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The Hardrock Mining and Reclaimation Act of 2015 (S. 2254) was introduced by Senators Tom Udall (D-NM), Michael Bennet (D-CO), Martin Heinrich (D-NM), Ed Markey (D-MA) and Ron Wyden (D-OR).

Eliminates Patenting

The legislation permanently repeals the provision of the Mining Law that privatizes public lands for the mining industry for $2.50 – $5.00 per acre.  Since 1995, Congress has, through the appropriations process, annually approved a moratorium on patenting, effectively stopping this practice.  This bill would make that annual moratorium permanent.

Creates an Abandoned Hardrock Mine Reclamation Fund

There are approximately 500,000 abandoned hardrock mine sites scattered around the United States, primarily in the West.  The bill creates a program for restoration of these mines, similar to the program established 40 years ago to clean up abandoned coal mines. 

This program will receive dedicated funding from a reclamation fee charged for all mineral production in the West. The Interior Secretary will set the reclamation fee between 0.6% and 2.0% of the mineral’s production value.

Provides a Fair Return to Taxpayers

Currently, mining companies take public minerals from federal lands for free, with no royalty paid to the taxpayer. The hardrock mining industry is the only extractive industry to receive this subsidy – coal mining and oil and gas companies pay a royalty ranging from 8% to 12.5%, The royalty for hardrock mining will be for new mines one, based on the gross income from mining, and will be set between 2% and 5%.

Balances Mineral Development with Other Land Uses

Current law considers mining the highest and best use of public lands.  While this may have been true before Americans settled the West, our federal lands now support a diversity of uses including energy development, recreation, conservation, and other interests.  The 1872 Mining Law, however, forbids our agencies from taking a balanced approach to public lands management that competes with mining.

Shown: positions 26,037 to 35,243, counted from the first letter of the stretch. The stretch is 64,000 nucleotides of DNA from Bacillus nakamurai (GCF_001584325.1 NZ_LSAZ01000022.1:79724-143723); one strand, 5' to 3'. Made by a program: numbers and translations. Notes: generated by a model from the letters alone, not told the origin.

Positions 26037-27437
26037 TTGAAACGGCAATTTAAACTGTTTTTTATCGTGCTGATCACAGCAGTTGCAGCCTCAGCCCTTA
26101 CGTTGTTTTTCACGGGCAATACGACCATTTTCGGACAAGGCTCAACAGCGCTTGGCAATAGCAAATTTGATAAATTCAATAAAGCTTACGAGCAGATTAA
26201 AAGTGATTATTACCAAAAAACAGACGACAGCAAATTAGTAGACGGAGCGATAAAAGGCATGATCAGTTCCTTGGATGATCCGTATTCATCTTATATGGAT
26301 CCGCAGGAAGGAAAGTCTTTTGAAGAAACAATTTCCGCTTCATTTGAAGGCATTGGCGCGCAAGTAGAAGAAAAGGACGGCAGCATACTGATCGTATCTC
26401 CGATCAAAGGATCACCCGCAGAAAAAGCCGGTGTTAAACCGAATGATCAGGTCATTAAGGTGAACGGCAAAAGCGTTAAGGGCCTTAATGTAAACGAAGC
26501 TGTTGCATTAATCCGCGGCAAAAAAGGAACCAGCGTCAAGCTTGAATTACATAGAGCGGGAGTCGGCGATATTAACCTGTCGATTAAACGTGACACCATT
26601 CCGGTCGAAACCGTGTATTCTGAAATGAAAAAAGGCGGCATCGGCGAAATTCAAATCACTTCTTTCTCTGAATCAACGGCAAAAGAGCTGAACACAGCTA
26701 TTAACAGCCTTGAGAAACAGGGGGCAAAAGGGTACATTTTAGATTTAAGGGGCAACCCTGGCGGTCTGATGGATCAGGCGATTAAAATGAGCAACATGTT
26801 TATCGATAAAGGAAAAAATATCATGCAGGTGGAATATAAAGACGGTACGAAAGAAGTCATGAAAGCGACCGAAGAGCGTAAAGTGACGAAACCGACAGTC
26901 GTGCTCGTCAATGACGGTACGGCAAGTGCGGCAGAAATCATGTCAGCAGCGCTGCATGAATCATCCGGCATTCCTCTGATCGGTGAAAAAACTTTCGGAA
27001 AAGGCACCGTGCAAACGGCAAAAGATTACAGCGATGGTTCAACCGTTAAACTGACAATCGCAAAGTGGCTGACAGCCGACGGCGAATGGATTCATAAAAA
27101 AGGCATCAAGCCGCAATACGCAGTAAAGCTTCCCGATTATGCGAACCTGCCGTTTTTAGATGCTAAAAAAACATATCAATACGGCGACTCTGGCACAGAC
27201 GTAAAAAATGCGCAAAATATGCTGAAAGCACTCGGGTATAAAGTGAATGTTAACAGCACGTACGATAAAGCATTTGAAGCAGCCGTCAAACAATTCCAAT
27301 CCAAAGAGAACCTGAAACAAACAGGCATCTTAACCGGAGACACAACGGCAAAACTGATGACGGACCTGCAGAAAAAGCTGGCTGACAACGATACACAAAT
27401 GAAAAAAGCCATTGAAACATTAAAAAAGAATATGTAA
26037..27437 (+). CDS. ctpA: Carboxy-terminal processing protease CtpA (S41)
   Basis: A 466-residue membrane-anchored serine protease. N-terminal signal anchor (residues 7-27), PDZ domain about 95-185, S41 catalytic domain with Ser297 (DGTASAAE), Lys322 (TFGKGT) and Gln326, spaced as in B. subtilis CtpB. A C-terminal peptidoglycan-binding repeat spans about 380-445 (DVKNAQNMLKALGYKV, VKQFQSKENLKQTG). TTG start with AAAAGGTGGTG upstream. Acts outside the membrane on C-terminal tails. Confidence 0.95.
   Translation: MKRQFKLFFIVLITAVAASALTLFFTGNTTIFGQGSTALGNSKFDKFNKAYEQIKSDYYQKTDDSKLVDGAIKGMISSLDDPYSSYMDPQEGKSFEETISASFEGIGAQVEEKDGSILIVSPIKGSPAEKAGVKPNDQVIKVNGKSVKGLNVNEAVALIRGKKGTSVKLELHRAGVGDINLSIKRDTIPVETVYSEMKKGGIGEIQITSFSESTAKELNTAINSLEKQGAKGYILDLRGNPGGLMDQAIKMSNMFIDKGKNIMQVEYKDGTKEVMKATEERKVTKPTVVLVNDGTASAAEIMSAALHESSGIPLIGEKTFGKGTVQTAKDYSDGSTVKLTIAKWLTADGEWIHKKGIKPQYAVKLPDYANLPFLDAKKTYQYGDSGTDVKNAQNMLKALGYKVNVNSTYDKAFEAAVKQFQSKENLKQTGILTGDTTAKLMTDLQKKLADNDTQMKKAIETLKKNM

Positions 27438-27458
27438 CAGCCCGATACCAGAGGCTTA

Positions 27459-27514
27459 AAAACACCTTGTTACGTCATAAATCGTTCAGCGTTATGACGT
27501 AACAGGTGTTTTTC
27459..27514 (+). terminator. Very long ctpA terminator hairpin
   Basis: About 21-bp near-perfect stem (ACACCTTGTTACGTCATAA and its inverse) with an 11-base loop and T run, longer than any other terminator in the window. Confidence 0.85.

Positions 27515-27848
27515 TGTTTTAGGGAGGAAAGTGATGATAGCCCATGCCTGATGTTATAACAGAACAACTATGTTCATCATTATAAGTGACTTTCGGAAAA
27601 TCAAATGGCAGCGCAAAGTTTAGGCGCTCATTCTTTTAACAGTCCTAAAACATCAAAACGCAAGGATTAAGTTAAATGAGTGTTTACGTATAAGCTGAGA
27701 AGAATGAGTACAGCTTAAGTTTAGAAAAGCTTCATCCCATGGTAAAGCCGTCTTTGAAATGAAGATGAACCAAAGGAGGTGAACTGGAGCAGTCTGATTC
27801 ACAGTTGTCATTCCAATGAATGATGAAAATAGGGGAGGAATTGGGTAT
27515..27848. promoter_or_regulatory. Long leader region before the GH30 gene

This bill allows federal land managers the discretion to decide whether any other use of public lands is more appropriate than hardrock mining. It will also authorize agencies to deny permits if mining would create irreparable harm to significant scientific, cultural, or environmental resources that cannot be effectively mitigated.  It requires mine operators to prevent “undue degradation” of the federal lands, providing greater clarity and authority for land managers to actually deny a mining operation in conflict with other important resource values on our federal lands.

Protects Special Places

Over the years, land management agencies have identified a series of high value natural resource lands that deserve special management attention – roadless areas through our National Forests, Bureau of Land Management or Forest Service Wilderness Study Areas, Areas of Critical Environmental Concern, Wild and Scenic River study areas, and federal lands where mining may impact National Conservation System Units, such as National Parks and Wildlife Refuges. 

This bill instructs these agencies to conduct a review of these special lands to determine whether they deserve protection from mineral development.  Governors or Tribal chairmen may also petition the federal government for a review of selected lands for withdrawal from mineral activities. 

Improves Mining Enforcement on Federal Land

Under existing law, federal land managers have little guidance for how to enforce regulatory violations from mineral activities on public lands.  For example, if violations occur at a mine site, the Interior Department can only assess criminal penalties against a company in federal court, which clogs the federal court system and deters enforcement.  This bill creates a comprehensive program for managing mineral activities, including permitting requirements, inspection and enforcement at existing mines.

Retains Investment Security for Long Term Mineral Activities

Mining companies will retain the certainty needed to make large and long-term capital investments for mineral development on public lands.  Under the 1872 Mining Law, a mining company can establish a claim on federal lands, maintain that claim against acquisition by other users, and acquire fee title to the land by “patenting” it.  In this legislation, mining companies may still stake claims on federal lands and (instead of a patent to mine) receive a mining permit for 30 years, with successive rights of renewal for the life of the project.

Risks to Our Nation’s Water

Large-scale open pit mines and in situ leach mines cause significant water pollution to our surface and groundwater resources that can last hundreds or thousands of years.  Existing federal laws do not adequately address the scale of pollution from these mines.  The proposed legislation would require mine operators to minimize the creation of toxic pollutants, and to post a long-term bond to cover the costs of long-term water treatment. 

However, this bill does not solve the problem of perpetual water pollution.  Ensuring that dwindling Western water resources are not permanently damaged and polluted by mining remains a significant challenge.

We urge you to support Senator Udall’s efforts to reform the Mining Law and work toward changes to this statute that will protect our lands, waters and wildlife.